Reflection Masthead
Issue 157 - Taizé Revisited - August 2017

We recently joined in the " Prayer in the Style of Taizé" at Alamo Heights United Methodist Church Garden Chapel. Besides the beautiful prayer service led by Rev. Donna Strieb, we were transported back in memory to our 2001, 2003, 2004, visits to the ecumenical community in Taizé, France
In the Style of Taizé  
       Driving home from last week's "Prayer in the Style of Taiz é" Bill composedly said, "I'd do it all over again." What did he mean? He again would go on pilgrimage to Taiz é, France, where we first met July 2003? He again would spend another week in prayer at the ecumenical Taizé Church of Reconciliation as we did October 2004? He again would revisit the lovely San Antonio AHUMC Garden Chapel where, in the spirit of Taiz é, he pledged his forever love to me September 2004?
       I didn't ask. I have a hunch "it" is the prayer of Taiz é. It is simple music - words from Holy Scripture - prayerfully sung, sinking deeper into the heart with each repetition of sacred sounds. Similar to sacred chant, the music allows space to listen to God in the words of trust, hope, and love. Bill and I both receive and listen to weekly podcasts from the Taiz é Church of Reconciliation. It is our link to intentional reconciliation, ongoing, in our relationship.
       The sign on the Taiz é Church of Reconciliation reads, "Be Reconciled All You Who Enter Here" inviting all to rise above religious and cultural differences and to accept one another as Christ. At the Taiz é Saturday night service, the prayers are sung in the native languages of the 5-7000 young people who come from all over the world, but mostly from all the European countries for a week in Taiz é. We, too, who gathered last Wednesday for "Prayer in the Style of Taiz é" at San Antonio's AHUMC Garden Chapel came together in a spirit of reconciliation across religious and cultural lines. For this, we sang "In the Lord I'll be Ever Thankful" - a meaningful psalm of praise.
                             --by Jan
Making Silence
It is not the singing I remember most, but the silence; not so much the speaking I remember as the leaning. Let me explain:
My first trip to Taiz é was in the summer of 2003. There were five thousand people there that week, maybe one thousand of us middle-aged, the rest young adults, aged 17-25. At every entrance to the church, ushers held signs (in multiple languages) requesting silence. Nonetheless, with five thousand people, there were the inevitable sounds of shuffling, and coughing and whispers.
Each service began with twenty or thirty minutes of singing, interspersed with brief scripture readings and spoken prayers. Then came a period of silence - real silence; true silence; utter, complete silence in a church filled with five thousand people, many of them still teenagers!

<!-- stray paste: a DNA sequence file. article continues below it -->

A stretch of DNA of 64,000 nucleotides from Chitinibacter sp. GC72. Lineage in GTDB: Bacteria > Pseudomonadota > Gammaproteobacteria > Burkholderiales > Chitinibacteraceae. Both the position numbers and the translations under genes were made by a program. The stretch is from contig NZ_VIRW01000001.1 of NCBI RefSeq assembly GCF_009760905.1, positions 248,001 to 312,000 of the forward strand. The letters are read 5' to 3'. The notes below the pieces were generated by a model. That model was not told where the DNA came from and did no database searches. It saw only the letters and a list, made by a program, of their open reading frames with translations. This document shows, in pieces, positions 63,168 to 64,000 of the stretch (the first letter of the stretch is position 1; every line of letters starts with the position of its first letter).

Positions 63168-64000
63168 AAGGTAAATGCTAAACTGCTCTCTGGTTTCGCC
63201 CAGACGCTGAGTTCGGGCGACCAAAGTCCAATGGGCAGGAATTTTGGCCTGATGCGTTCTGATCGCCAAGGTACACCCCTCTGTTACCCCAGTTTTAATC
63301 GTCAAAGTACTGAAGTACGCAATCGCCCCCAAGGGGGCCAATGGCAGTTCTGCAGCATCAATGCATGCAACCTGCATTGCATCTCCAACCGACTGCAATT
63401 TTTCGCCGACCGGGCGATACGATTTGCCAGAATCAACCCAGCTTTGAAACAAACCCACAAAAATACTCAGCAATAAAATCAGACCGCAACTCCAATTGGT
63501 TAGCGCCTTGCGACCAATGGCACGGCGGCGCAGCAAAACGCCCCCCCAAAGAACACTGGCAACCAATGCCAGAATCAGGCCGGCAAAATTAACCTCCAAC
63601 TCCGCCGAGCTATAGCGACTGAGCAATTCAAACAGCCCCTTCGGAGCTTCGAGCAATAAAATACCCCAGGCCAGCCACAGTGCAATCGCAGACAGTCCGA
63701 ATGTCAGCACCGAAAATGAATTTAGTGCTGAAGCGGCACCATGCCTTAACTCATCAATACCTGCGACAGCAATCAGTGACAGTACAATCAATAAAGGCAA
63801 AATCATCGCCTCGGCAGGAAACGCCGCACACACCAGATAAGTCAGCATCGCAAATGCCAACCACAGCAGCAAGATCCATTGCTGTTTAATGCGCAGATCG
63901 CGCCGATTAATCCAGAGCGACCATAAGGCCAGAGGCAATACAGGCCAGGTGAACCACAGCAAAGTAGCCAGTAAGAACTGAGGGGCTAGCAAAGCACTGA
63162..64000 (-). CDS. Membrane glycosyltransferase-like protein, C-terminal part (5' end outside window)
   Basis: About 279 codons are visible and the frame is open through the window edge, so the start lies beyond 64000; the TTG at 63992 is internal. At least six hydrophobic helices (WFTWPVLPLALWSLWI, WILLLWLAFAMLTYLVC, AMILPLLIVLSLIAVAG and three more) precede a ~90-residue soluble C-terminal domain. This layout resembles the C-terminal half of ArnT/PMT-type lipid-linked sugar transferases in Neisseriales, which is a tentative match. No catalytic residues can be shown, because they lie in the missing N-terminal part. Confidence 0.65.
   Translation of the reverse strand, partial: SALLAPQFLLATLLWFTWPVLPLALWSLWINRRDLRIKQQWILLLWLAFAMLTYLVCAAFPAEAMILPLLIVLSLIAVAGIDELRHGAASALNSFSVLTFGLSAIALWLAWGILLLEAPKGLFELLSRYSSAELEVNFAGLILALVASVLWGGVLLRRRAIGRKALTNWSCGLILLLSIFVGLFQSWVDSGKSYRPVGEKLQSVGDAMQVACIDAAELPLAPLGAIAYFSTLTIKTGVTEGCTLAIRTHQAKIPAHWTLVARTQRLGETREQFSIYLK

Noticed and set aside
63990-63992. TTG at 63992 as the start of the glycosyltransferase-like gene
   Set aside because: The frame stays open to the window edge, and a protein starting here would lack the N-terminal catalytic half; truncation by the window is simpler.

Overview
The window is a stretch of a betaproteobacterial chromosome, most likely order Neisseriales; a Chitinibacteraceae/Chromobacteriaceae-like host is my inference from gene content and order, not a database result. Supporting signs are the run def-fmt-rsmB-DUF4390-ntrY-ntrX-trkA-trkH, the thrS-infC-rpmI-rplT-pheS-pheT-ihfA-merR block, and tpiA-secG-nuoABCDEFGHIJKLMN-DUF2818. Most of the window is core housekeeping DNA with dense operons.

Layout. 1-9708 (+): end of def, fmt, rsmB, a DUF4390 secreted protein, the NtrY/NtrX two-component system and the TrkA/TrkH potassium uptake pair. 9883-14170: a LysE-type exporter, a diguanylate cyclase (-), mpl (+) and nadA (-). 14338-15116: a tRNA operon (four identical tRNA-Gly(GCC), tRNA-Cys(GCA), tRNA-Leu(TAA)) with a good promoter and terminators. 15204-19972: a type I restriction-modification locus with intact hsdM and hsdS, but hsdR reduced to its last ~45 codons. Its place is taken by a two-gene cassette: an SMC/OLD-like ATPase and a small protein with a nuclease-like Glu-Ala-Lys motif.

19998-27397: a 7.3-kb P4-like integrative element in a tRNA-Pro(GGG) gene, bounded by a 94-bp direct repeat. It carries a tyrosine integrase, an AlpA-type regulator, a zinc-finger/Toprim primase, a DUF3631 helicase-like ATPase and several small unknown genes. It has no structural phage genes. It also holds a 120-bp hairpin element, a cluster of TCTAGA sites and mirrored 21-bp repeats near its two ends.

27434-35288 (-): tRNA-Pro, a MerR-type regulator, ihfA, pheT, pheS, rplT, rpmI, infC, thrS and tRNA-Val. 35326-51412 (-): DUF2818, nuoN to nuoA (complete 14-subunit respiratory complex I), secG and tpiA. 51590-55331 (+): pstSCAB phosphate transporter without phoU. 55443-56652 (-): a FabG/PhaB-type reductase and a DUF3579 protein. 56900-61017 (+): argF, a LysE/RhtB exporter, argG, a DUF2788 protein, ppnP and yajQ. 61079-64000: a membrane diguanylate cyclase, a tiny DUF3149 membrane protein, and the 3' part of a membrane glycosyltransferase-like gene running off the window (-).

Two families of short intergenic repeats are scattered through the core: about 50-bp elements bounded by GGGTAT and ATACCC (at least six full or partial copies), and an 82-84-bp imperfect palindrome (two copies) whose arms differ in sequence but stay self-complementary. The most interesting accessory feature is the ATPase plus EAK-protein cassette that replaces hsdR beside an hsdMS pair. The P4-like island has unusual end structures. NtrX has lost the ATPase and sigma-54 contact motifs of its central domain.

Kathleen Norris tells of an exercise she used to do with elementary school children. "First, we'll make noise," she told the children, "and then we'll make silence." At Taizé, in our singing together, we had somehow learned to make silence, true silence, amazingly deep silence, in which God's still, small voice, could speak to each person.
It was on this same trip to Taizé that Jan and I met. We shared a meal on Monday of that week, where we talked for hours. I remember very little of what we said, but I remember the night that followed, as I could hardly sleep for excitement. And I remember the evening prayers on Thursday. In the church at Taizé, there are no pews; everyone sits on the floor. By late in the week, some of us older folks had found a section on the side, where steps led down to the main floor. Sitting on the steps, with feet on the step below, made the floor-sitting easier. There we sat, several of our group together. Jan sat in front of me, and sometime during the singing she leaned back, and rested against my shins. We both remember the leaning, a sign of increasing comfort with one another, a sign of growing trust.
Those are just some of the memories that came flooding back last week, as we sang the songs and prayed in the style of Taizé, in the Garden Chapel at AHUMC where we exchanged our vows some 14 months after we met.  It is not the singing I remember most, but the silence; not so much the speaking I remember as the leaning.

                                                                                              -- by Bill

Life at Taizé.

Enjoy this video of a week's stay at Taizé, showing community life as well as prayer experiences.With heartfelt respect, we are grateful for the life of Brother Roger Schultz,who blessed our marriage in October 2004, shortly before his death August 16, 2005.

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Bill Howden and Jan Davis
Soul Windows Ministries



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